Turning to the merits, we reject Panarella's claim that, because the superseding information contains no allegation that Panarella's payments to Loeper improperly influenced Loeper's actions as State Senator, the specific facts alleged in the superseding information fail to establish that Loeper deprived the public of his honest services. Rather, we hold that where a public official conceals a financial interest in violation of state criminal law and takes discretionary action in his official capacity that the official knows will directly benefit the concealed interest, the official has deprived the public of his honest services, regardless whether the concealed financial interest improperly influenced the official's actions. Moreover, because Panarella's challenge to his guilty plea under Rule 11(f) rests on the same legal theory as his challenge to the sufficiency of the superseding information -- namely, that there was an inadequate factual basis for concluding
that Loeper's official conduct was improperly influenced by his income from Panarella -- we reject his Rule 11(f) challenge. Accordingly, we will affirm the judgment of the District Court.
For purposes of determining the sufficiency of the superseding information, we assume the truth of the following facts alleged in the superseding information. Panarella operated a tax collection business that entered into contracts with various state and local government bodies to collect taxes owed to them under state and local tax laws. In particular, Panarella's business received significant revenue from enforcement of Pennsylvania's "business privilege tax." Panarella developed special expertise and secured marketing advantages in enforcing the business privilege tax against non-resident businesses operating in the taxing jurisdiction but not having a physical place of business within the jurisdiction. His tax collection business depended largely on his ability to produce revenue for local governments by collecting Pennsylvania's business privilege tax from non-resident business. Beginning in 1993, he engaged Senator Loeper as a business consultant. Between 1993 and 1997, Panarella paid Loeper more than $330,000 for his consulting services.
Beginning in 1994, while Majority Leader of the Pennsylvania Senate, Loeper supported Panarella's business development efforts by appearing with him before local governments in Pennsylvania and attending meetings with him and the Secretaries of two Pennsylvania state agencies, the Department of Revenue and the Pennsylvania Higher Education Assistance Authority, in an attempt to obtain state collection contracts for Panarella. Moreover, in 1994 and 1995, Loeper spoke and voted against proposed legislation that would have restricted the enforcement of the business privilege tax against non-resident businesses and significantly harmed Panarella's business. These restrictions were eventually defeated.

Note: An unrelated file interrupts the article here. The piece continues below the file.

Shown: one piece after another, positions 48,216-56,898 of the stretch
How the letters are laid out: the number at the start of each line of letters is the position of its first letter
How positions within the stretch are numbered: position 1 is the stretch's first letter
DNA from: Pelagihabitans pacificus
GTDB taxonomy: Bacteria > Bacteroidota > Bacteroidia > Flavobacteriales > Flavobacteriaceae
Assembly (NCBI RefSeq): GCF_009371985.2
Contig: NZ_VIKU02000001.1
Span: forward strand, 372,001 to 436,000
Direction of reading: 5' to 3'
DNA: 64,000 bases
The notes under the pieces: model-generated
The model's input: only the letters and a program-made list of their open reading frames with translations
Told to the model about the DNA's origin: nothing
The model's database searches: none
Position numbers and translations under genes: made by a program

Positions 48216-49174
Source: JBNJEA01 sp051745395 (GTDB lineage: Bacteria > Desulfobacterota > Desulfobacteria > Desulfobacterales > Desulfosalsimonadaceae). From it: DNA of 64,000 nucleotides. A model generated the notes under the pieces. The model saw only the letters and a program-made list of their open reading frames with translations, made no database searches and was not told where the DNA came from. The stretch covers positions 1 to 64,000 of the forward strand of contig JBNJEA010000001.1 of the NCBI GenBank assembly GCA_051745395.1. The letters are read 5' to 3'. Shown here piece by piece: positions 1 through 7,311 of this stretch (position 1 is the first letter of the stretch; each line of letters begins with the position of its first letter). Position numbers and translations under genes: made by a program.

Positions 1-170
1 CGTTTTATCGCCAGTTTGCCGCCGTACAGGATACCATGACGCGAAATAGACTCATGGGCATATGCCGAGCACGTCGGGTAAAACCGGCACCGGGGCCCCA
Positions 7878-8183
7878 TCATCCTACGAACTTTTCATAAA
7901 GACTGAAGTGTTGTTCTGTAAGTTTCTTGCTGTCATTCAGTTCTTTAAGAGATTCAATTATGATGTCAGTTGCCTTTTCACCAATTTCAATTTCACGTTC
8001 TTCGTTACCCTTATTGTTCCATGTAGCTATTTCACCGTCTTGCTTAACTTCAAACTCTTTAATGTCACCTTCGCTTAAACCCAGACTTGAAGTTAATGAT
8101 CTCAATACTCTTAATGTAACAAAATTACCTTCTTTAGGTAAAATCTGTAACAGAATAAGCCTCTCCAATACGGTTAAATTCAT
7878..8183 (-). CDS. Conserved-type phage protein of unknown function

While he was a Senator, Loeper failed to disclose his income from Panarella as required by 65 Pa. C.S.A. SS 1104(a) & 1105, filing false Statements of Financial Interest with the Pennsylvania Ethics Commission for the calendar years 1993 through 1997. To conceal his financial relationship with Loeper, Panarella directed third parties to make payments to Loeper on Panarella's behalf, although the government does not specifically allege that Panarella reimbursed these third parties. Then, in August of 1997, Loeper lied to a reporter about the sources of his income, and Loeper and Panarella asked a third party who paid Loeper on Panarella's behalf to lie to the reporter about the nature of the payments. In addition, Panarella edited the third party's response to a letter from the reporter inquiring into the basis for the third party's payments to Loeper.
A grand jury returned an indictment charging Panarella with seven counts of aiding and abetting mail fraud and wire fraud in violation of 18 U.S.C. SS 2, 1341, 1343 & 1346. Panarella moved to dismiss the indictment for failure to state a federal crime, but the District Court denied the motion. Represented by experienced counsel, Panarella subsequently signed a plea agreement in which he agreed to plead guilty to a superseding information charging him with one count of being an accessory after the fact to a wire fraud scheme to deprive the public of Loeper's honest services. The superseding information alleged that Loeper had engaged in an honest services wire fraud scheme in violation of 18 U.S.C. SS 1343 & 1346 and charged Panarella with being an accessory after the fact in violation of 18 U.S.C. S 3.
Eschewing the benefit of Rule 11(a)(2), which permits the entry of a conditional plea of guilty under which...